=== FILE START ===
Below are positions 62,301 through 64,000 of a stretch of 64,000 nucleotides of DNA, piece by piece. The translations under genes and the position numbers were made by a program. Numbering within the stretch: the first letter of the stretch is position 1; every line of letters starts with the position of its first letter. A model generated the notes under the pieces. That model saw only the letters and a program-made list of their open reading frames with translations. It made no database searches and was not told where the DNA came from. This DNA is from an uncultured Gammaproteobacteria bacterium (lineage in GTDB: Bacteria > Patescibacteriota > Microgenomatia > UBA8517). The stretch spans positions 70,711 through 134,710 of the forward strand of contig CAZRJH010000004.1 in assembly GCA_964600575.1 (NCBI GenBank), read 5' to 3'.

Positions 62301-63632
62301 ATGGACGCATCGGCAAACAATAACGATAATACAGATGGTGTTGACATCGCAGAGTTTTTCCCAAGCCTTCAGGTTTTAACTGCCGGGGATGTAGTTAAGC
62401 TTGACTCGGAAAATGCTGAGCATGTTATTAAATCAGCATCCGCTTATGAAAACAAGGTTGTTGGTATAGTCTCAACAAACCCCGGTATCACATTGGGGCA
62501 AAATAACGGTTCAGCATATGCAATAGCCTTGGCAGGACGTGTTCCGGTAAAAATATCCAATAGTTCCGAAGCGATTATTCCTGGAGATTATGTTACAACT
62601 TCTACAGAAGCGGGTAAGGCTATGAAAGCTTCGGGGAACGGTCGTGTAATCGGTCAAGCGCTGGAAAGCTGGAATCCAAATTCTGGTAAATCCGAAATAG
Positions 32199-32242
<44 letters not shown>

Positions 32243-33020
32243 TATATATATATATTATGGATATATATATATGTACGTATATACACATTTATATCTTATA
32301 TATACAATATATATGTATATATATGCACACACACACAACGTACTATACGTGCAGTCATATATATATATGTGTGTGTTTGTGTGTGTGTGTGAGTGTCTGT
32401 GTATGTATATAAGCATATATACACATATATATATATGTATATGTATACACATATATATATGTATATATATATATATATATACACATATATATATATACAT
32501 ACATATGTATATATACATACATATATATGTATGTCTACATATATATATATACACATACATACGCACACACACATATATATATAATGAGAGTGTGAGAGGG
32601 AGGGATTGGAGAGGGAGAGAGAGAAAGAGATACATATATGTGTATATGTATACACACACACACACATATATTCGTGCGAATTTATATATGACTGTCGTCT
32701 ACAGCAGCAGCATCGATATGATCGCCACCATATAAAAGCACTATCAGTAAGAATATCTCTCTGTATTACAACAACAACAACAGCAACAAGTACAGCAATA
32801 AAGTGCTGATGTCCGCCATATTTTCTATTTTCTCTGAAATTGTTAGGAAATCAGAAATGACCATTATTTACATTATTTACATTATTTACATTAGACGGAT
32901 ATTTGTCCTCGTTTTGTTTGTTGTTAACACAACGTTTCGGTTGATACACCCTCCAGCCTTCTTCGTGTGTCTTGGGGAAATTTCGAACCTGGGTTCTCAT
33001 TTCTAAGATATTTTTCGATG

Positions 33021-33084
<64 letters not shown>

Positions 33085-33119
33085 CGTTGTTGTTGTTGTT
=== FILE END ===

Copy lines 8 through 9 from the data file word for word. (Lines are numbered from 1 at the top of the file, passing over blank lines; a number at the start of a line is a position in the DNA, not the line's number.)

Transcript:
<44 letters not shown>

Positions 32243-33020